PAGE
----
We talk about soil and clay. She says that working with them heals — emotionally and physically. There is talk of childhood memories. She says all the dust had vanished and her memory is now crystal clear. She recounts the watermill back in her village in Bihar. A composition of water, sound, light, the splash on the iron sheets – the entire musicality of it. “In the evening, when you looked down the well, there were innumerable fireflies hanging there. How does one describe that?,” smiles Shambhavi.
It’s a hectic day for the painter, printmaker, and installation artist whose non-figurative work has always dwelled upon the condition of the farming community. As she takes a break from guiding her staff for the upcoming solo exhibition Burukuwa Dwan which will be shown at Shrine Empire in the capital, as a collateral event of the India Art Fair 2020 from January 25 to February 24, the artist, whose work Cosmic Seeds Light/Beej Brahmaand Ek was acquired by the prestigious Museum of Modern Art (MOMA) in New York, says, “You’ll see the mud-and-hay textured walls of their houses, the grey mist that rises from the field on winter mornings explores various facets of interplay between man, nature and art.”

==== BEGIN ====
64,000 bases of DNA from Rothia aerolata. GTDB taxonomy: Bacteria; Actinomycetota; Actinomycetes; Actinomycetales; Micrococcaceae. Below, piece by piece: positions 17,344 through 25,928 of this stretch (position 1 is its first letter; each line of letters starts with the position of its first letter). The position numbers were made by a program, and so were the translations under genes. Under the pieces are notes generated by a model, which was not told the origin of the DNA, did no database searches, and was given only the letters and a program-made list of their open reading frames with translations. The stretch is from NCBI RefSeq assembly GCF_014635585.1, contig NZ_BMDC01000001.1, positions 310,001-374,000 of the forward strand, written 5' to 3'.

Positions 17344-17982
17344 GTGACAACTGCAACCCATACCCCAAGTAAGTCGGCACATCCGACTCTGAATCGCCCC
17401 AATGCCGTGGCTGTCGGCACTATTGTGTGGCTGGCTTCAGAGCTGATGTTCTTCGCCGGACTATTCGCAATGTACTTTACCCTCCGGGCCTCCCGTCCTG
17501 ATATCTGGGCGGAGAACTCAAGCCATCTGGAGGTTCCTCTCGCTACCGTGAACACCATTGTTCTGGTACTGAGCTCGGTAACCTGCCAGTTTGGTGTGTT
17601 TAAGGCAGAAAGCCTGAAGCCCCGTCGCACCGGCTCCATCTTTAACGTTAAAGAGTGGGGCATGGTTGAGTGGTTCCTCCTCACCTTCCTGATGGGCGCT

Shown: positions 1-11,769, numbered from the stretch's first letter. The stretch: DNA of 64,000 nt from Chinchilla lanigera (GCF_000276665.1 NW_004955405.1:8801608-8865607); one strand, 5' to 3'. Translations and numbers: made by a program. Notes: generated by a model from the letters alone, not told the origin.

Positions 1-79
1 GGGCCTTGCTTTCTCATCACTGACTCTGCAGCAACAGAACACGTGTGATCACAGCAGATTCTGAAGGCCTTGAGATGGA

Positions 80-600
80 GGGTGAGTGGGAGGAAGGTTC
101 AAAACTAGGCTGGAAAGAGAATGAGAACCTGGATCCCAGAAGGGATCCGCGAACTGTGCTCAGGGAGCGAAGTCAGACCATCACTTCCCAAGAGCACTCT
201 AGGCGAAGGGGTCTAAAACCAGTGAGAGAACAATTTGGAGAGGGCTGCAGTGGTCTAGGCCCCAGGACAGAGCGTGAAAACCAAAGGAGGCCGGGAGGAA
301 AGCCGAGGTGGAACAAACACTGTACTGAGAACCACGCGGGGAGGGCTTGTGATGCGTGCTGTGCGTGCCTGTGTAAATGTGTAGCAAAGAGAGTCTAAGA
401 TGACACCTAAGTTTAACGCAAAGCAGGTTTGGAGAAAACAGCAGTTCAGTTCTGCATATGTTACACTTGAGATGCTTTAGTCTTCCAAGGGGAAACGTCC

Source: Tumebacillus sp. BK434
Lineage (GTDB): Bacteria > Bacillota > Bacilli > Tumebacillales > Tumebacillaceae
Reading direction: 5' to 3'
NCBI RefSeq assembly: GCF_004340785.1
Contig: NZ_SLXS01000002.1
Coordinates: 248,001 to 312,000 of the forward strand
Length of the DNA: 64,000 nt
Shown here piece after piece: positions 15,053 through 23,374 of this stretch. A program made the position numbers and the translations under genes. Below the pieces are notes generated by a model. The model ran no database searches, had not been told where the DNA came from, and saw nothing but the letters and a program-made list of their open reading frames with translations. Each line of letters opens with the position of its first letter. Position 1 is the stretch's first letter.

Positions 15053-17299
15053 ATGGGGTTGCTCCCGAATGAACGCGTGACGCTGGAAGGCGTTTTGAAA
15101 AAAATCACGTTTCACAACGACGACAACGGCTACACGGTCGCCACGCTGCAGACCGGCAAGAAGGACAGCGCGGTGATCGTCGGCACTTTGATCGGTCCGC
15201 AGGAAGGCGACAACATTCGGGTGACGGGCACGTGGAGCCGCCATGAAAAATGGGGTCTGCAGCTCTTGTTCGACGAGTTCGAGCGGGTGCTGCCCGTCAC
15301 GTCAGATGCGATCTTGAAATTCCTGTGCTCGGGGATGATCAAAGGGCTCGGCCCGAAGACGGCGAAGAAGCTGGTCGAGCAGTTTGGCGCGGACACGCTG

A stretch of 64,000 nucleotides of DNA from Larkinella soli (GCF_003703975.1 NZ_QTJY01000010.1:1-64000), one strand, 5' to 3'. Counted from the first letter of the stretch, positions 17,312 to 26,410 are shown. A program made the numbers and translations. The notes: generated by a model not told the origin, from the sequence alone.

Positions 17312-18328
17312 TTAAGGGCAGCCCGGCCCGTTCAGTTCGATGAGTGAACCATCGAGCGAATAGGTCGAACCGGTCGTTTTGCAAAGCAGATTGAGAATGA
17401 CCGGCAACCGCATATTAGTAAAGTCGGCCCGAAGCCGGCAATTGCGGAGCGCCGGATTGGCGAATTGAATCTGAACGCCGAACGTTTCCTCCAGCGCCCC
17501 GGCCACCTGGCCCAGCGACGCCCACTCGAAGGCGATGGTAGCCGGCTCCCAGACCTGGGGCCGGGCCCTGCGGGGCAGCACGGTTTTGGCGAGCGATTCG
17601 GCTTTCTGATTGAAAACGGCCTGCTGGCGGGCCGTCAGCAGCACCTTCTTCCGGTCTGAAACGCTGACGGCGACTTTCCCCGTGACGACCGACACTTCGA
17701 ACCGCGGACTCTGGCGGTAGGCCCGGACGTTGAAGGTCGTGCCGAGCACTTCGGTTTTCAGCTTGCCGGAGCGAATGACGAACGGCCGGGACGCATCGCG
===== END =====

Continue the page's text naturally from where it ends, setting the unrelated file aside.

In fact, “Bhoomi”, another solo show by her will be running simultaneously at Gallery Espace, which will have her iron sculptures and installations.
Interestingly, the conversation with Shambhavi is not linear, her striking work at 2018 Kochi Biennale “Maati Ma”, featuring four of her works – “Lullaby”, “Water Garland”, “Rippers Melody” and “Brail” takes the conversation forward and what the viewers will experience in her forthcoming exhibitions as she exhibits in the capital after a gap of six years.